Race and racism has been an important factor in America. But not the only one. Dividing up America into good races and bad races is racist.

How do we counter the belief that whites (especially those from norther Europe) are the good race and all the others are bad?

Do we do that by inculcating the belief that whites (especially those from northern Europe) are the bad race and all the others are good, the darker the better?

White Supremacy is bad and needs to be counteracted, I whole heartedly agree. But do we drive out racial stereotyping by simply substituting other racial stereotypes?

To counteract "White Supremacy" means that whites are knocked down a few pegs. To level the playing field means that those who have had advantages might have to give them up.

Quote
How do we teach American history and not turn the whites (at least some of them) into the evil racists that they were?

You put your finger on a key point here, a crucial point. Some whites were evil racists. Some whites are evil racists. That needs to be recognized and taught. An American history that ignores that is a false history. An example of pseudohistory that needs to be exposed, denounced, and refuted is "The Lost Cause of the Confederacy." To teach that is to teach lies.

But to teach truth would include not only that some whites were (and are) evil racists but some whites were (and are) not evil racists. American history, all history, is not black and white (bitter irony of the cliche acknowledged). There are good people and bad people. And even good people sometimes do bad things. Is it racist to recognize that for all the good that Dr. Martin Luther King did and said, he also did some bad things as well - like being unfaithful to his wife? That for all the bad that George Washington and Thomas Jefferson did as slave owners, they also did some good things and that both the good and the bad need to be recognized.

Perhaps simply stated: We teach that we do not live in what's often called, "a black and white world." There's a whole bunch of gray in the real world.

Quote
Can we admit that being white in America gave us some privileges that others did not have?

I have yet to have it clearly stated just what privileges I have being white. Without a doubt, POC have been discriminated against, and that has made being successful harder and generally speaking they have had more to overcome. That discrimination and the effect of that discrimination needs to be worked against.

But does that mean that white privilege means that whites automatically succeeded? I don't think so. Brian, did you achieve whatever measure of success in life that you achieved without hard work, without effort, simply because you are white? (And are you an evil racist simply because you are white?)

White privilege means that whites don't have as difficult time succeeding as others. I'm certain that if I were black, life would have been more difficult for me. One example might be: would the congregations have called me as their pastor if I were Black? (None of the seven congregations I served had any Black members.)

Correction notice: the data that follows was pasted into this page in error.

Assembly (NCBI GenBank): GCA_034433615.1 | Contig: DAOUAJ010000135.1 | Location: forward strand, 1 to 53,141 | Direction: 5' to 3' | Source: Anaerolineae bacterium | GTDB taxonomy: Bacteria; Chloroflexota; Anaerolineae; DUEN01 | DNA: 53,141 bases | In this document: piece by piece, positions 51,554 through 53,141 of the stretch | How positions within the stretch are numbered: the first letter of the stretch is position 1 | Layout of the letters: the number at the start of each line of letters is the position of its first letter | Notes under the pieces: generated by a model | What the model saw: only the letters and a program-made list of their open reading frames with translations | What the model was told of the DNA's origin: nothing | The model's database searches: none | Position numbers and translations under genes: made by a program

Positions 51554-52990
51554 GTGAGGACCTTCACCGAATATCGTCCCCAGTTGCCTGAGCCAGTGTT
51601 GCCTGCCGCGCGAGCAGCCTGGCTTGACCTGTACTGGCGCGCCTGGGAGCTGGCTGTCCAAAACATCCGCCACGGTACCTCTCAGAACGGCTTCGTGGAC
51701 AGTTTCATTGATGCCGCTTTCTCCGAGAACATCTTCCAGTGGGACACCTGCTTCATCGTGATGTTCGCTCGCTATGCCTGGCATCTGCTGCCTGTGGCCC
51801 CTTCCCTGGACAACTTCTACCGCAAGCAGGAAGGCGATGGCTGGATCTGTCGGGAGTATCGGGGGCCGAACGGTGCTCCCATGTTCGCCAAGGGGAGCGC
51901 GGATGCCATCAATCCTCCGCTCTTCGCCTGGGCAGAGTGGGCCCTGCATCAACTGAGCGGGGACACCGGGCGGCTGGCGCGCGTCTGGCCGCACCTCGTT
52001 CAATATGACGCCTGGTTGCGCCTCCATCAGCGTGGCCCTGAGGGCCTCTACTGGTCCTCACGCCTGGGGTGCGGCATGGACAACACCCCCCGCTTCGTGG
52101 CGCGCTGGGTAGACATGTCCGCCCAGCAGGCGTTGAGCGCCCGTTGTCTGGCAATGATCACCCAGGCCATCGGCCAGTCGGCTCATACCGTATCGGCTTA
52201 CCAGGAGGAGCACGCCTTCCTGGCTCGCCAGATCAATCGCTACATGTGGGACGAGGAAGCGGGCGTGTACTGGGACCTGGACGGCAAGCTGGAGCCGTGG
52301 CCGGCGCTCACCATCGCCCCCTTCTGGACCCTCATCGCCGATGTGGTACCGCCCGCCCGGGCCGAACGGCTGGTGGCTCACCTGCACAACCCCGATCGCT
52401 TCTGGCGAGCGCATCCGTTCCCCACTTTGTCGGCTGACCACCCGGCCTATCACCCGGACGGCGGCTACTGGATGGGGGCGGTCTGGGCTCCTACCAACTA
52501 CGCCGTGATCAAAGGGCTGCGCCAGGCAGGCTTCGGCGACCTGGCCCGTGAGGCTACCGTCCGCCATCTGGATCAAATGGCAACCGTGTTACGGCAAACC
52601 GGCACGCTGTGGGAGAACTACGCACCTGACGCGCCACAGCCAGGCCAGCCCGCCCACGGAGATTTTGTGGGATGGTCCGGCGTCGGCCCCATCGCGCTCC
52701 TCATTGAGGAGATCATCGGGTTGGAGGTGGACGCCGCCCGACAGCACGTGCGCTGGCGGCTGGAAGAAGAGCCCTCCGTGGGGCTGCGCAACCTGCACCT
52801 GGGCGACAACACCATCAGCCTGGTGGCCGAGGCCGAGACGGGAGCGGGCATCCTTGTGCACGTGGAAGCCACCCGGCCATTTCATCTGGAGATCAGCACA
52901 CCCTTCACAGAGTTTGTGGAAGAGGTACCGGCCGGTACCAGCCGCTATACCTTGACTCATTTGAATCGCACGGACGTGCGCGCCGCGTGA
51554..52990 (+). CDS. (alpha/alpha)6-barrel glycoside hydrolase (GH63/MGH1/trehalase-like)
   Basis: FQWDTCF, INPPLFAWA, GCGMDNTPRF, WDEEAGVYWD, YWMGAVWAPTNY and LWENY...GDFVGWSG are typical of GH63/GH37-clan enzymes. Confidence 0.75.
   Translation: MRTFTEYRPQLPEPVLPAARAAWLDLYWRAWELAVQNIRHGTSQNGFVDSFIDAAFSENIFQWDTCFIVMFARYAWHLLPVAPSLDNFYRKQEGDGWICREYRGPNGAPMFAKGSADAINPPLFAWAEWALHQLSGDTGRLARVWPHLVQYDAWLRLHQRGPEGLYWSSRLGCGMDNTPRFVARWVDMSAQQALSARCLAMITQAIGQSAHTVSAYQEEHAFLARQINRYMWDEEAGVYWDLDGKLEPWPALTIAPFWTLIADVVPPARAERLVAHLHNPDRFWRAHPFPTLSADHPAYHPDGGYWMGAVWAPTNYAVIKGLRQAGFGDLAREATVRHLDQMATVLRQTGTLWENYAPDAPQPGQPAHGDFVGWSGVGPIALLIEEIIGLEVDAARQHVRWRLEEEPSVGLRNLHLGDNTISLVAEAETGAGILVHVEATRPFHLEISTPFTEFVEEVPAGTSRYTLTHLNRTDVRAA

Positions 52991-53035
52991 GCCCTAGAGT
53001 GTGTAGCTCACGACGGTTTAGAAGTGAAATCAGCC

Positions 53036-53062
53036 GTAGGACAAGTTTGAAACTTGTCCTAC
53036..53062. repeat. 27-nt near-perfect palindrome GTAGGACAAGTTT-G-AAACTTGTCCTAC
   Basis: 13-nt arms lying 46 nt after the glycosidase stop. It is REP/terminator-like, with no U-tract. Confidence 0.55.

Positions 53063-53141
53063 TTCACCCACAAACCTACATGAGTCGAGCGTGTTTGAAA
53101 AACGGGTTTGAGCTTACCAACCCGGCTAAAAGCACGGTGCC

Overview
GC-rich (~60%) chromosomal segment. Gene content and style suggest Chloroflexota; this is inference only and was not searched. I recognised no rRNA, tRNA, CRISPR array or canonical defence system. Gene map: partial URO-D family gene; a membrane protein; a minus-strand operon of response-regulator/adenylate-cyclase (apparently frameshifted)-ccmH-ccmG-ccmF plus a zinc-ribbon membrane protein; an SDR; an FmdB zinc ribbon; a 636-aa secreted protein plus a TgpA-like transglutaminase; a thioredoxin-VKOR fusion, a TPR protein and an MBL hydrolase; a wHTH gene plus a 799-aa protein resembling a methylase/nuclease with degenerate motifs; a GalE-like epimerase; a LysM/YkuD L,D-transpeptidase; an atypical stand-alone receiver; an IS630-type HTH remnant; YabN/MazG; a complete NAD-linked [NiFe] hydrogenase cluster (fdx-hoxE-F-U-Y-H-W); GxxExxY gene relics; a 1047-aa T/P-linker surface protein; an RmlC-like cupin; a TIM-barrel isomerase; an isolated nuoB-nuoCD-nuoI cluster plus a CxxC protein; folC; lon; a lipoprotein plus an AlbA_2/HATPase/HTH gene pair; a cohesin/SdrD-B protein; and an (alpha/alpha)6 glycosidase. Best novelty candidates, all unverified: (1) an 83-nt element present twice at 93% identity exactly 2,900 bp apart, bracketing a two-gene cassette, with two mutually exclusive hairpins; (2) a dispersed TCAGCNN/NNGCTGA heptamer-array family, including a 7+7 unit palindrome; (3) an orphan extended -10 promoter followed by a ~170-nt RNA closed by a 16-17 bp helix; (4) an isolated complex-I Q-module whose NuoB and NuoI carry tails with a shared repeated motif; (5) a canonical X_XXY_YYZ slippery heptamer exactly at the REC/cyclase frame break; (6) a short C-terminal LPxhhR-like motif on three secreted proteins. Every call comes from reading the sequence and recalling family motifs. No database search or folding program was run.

Frankly, I didn't have work all that hard. Studies came easy. My folks had their own business, so I didn't even have to apply to work there. They paid for college and grad school for my brothers and me. We didn't struggle financially to get through college. I don't believe any of us had college debts like our children did.

Quote
Another often overlooked part of our history was the massacre of Chinese. I knew of the one in Rock Springs, WY (1885), where he had lived, where 28 (and some reports list 40-50 killed); but when looking for information on this, I discovered a 1881 Chinese massacre in Los Angeles, and one in Eastern Oregon in 1887.

There are dark events in American history and they need to be acknowledged. Is that the entirety of American history? Is that all that is important to recognize about American history? Must we either only teach the good things about America or only teach the bad things about America? Shouldn't we teach and recognize both? Isn't that the way with every country and every people, that they have been and done good things and bad?

It has been the failure to acknowledge those dark events in American history that, I believe is at the heart of the critical race theory. The white majority has often tried to keep education silent about those dark events that portrayed (some) whites in a very bad light.

Similarly, in another discussion, the "winners" of the theological wars have often tried to keep the "losers" silent. It even went as far as 12th century scholars changing the female Junia into a male, Junias, because they believed an apostle could not be a woman.

To counter the argument that she was esteemed by the apostles, rather than she was an esteemed apostle, John Chrysostom wrote about her in his commentary: "Oh, how great is the devotion of this woman, that she should be counted worthy of the appellation of apostle!" [Hom. Rom. 31). So, that view is not something novel in the 21st century.
"The church ... had made us like ill-taught piano students; we play our songs, but we never really hear them, because our main concern is not to make music, but but to avoid some flub that will get us in dutch." [Robert Capon, _Between Noon and Three_, p. 148]